1.  Produce as much as you can of whatever you can.Produce readings (even in your living room), festivals, showcases, benefits, beauty pageants, dog shows, whatever.  Get in the habit of learning how to put things together.  You’ll learn so much from every different production you put together, regardless of their success or their size, because shows are like snowflakes.  No two are alike and they need a lot of care or they’ll just eventually just fall to the ground and get walked on and turn into a pile of wet disgusting slush that will ruin any decent pair of shoes.

  2. Meet as many people as possible.Since I used the snowflake cliche, I’ll use another one.  So much of producing is about who you know.  I’m not saying you have to know Andrew Lloyd Webber or Phil Smith or even me, but producing is a collaborative art.  You’re going to need to know playwrights, directors, actors, and yep, investors.  Lots of them.  And you never know who is going to be the next Pulitzer prize winning playwright or Google-like CEO that always wanted to get involved with Broadway.  Start meeting people today.  However you can.Here’s a great story about a guy who understands how important this tip can be for any business and travels needlessly to prove it.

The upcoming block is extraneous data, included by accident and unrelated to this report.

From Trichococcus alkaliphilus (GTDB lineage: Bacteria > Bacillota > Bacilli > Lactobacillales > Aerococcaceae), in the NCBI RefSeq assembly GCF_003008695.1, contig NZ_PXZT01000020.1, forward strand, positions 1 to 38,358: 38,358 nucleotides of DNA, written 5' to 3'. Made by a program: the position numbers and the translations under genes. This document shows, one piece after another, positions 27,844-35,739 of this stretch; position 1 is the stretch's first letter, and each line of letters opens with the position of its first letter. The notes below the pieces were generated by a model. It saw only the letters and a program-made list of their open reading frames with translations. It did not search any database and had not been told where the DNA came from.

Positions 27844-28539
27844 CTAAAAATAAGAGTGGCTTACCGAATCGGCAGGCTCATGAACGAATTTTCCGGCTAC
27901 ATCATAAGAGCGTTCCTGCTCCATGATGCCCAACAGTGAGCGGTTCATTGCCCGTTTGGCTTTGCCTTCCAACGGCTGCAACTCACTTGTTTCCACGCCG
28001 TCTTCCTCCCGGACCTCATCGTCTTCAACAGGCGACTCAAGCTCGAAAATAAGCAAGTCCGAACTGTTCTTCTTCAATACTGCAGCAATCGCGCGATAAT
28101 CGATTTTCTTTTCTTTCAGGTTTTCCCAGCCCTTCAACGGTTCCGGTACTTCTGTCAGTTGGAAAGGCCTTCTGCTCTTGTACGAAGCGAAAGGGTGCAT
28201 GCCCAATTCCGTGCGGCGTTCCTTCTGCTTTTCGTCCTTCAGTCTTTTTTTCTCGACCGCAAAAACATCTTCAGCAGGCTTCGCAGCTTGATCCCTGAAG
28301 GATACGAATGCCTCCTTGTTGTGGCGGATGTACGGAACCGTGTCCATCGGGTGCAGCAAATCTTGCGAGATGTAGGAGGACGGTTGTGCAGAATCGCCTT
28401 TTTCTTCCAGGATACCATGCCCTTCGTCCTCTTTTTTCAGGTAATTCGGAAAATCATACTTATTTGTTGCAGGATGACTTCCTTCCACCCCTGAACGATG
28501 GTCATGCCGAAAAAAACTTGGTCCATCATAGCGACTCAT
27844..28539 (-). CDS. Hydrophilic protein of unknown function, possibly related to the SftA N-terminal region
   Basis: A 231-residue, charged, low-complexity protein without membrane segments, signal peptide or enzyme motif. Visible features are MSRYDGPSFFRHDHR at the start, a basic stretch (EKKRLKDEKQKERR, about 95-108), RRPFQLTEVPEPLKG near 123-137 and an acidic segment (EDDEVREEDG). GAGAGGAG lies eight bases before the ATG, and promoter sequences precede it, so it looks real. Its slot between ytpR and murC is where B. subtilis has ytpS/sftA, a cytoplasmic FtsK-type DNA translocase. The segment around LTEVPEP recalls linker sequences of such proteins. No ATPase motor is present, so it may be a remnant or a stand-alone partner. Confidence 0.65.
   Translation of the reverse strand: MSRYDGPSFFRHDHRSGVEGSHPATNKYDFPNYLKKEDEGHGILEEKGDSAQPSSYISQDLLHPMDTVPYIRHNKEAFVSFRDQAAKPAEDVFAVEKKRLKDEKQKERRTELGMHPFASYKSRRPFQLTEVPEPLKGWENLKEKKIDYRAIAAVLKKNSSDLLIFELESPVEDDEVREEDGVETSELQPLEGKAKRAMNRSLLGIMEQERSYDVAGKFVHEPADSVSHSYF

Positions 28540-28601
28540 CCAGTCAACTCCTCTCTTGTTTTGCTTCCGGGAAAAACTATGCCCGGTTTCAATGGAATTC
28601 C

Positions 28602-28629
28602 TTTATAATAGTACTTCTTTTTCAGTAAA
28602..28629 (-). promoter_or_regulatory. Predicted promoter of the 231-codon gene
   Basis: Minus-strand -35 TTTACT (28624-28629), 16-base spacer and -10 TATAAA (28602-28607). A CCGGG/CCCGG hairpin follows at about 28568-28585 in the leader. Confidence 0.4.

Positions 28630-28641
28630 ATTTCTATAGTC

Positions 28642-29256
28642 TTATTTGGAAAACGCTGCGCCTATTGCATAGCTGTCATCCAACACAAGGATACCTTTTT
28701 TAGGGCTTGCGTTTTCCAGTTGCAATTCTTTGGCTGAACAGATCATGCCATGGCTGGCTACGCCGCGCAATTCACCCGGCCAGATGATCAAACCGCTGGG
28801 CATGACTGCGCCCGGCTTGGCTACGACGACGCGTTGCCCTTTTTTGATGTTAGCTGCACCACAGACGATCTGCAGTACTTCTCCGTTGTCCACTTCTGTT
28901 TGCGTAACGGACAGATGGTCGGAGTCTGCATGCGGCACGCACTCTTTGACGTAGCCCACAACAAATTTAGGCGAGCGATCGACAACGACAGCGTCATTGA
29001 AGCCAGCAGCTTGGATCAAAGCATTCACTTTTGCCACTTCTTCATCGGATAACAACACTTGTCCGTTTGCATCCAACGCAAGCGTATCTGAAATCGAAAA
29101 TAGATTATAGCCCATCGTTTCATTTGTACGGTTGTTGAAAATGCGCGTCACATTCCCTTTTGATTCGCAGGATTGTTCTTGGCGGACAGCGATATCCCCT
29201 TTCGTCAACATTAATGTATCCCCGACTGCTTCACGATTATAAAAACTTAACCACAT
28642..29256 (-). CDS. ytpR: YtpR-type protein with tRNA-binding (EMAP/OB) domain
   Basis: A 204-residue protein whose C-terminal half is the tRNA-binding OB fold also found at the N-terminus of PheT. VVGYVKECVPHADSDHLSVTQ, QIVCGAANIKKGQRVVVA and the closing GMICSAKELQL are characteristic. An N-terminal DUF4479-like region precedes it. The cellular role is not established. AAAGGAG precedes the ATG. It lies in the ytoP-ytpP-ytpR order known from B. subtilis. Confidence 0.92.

Speaking of tips, CTI has got a few of them and they are willing to share.  Check their website for info on these two upcoming programs:

– Producing
Reading, Workshops, and Showcases: A Practical Approach (March 6th)

– The 28th Annual
3-Day Weekend Producing Conference (May 15th – 17th)

– – – – –

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Ken Davenport
Ken Davenport

Tony Award-Winning Broadway Producer

I'm on a mission to help 5000 shows get produced by 2025.